Title Names Deeply Chiseled: Greco-Roman Motifs in Yang Mu’s Poetry Author Michelle Yeh Distinguished Professor, Chinese, Affiliated Faculty of Comparative Literature, University of California, Davis Abstract Thus far, the study of Yang Mu has paid much attention to the relations between his work and Chinese classics on the one hand, and English Romanticism on the other. However, ancient Greek and Romanliterature is relatively understudied. This paper examines the significance of Greco-Roman materials in the poetry and poetics of Yang Mu. Following an overview of Yang’s scholarship related to the Western classical tradition, the article focuses on five representative poems in chronological order: “To Athena,” “Virgil,” “Pindar’s Ode,” “Greece,” and “Reading Dante at Year’s End.” Yang’s creative appropriations of Greco-Roman materials fall into two categories: 1. rewriting characters that are traditionally marginalized or stereotyped, which constitutes a form of Modernist critique and deconstruction; and 2. skillful integration of Chinese literature and culture into Greco-Roman materials, which is a kind of cross-cultural intertextuality. As a scholar and poet well versed in Chinese and Western literary traditions, Yang Mu displays a contemporaneity that evokes the Modernist sense of history that T.S. Eliot theorized.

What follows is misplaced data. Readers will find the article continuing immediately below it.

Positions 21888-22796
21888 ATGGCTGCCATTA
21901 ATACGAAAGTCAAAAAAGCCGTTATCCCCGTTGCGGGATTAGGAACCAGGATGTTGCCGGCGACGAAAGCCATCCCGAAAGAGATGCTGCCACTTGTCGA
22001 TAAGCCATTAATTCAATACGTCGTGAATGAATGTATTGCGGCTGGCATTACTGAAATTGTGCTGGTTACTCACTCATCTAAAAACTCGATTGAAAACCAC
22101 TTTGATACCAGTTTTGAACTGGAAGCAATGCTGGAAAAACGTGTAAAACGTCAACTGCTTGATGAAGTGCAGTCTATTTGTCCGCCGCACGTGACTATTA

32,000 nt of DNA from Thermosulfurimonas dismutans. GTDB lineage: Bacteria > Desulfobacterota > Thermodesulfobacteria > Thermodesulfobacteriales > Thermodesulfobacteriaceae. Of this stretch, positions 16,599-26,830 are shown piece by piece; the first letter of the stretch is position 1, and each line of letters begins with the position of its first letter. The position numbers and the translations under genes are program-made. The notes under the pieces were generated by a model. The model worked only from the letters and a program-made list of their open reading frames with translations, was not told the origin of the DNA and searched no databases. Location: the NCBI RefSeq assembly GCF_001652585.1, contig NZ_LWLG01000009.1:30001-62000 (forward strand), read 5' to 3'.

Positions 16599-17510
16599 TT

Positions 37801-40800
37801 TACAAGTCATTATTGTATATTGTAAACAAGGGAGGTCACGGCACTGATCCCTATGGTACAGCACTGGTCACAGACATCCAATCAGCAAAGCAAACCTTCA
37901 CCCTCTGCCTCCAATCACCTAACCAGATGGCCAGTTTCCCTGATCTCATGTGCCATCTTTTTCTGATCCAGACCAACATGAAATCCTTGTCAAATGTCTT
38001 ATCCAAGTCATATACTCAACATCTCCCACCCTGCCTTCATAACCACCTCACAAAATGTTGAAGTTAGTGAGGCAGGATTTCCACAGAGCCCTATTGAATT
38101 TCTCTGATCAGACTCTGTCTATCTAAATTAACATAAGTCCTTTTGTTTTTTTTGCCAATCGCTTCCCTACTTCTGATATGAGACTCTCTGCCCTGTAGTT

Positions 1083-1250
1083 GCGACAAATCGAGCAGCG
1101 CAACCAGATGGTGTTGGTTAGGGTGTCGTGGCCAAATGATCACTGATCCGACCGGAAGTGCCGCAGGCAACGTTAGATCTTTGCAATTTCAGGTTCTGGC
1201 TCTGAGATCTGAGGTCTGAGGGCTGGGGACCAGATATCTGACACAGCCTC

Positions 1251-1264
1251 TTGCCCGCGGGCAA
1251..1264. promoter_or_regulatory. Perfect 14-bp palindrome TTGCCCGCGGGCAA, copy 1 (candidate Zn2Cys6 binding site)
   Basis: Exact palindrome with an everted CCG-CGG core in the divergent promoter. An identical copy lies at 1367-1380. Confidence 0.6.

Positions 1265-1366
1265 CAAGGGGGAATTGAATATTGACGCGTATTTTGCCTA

Title Abstraction in Narrative On Yang Mu’s Poems Author Cheng, Hui-Ju Professor, Department of Chinese Literature, Feng Chia University Abstract “Concretization of abstraction” has been used to examine poets’ skill and technique. Yang Mu, however, distinguishes himself by the use of abstraction. His abstraction in narrative links the subjects of “afterlife” and reincarnation in the works of his earlier periods with the ultimate concern and philosophical meditation in the works of his late period. The focal point of poetical narrative reflects the poet’s individual vision. This paper will discuss how Yang Mu depicts the scenes, delves into the psychological depth and treats the narrative “tempo” as expressed in “how” and “what”.With these aspects explored, the being of the poet is approximated. Although “narrative” rarely exists outside the story, and yet the overtone of narrative is superimposed upon the “story” and sounds in rich resonance. This paper will focus on “the display of sound,” the intertextuality and the dramatic recurrence in Yang-mu’s abstract narration of the specific stories and events.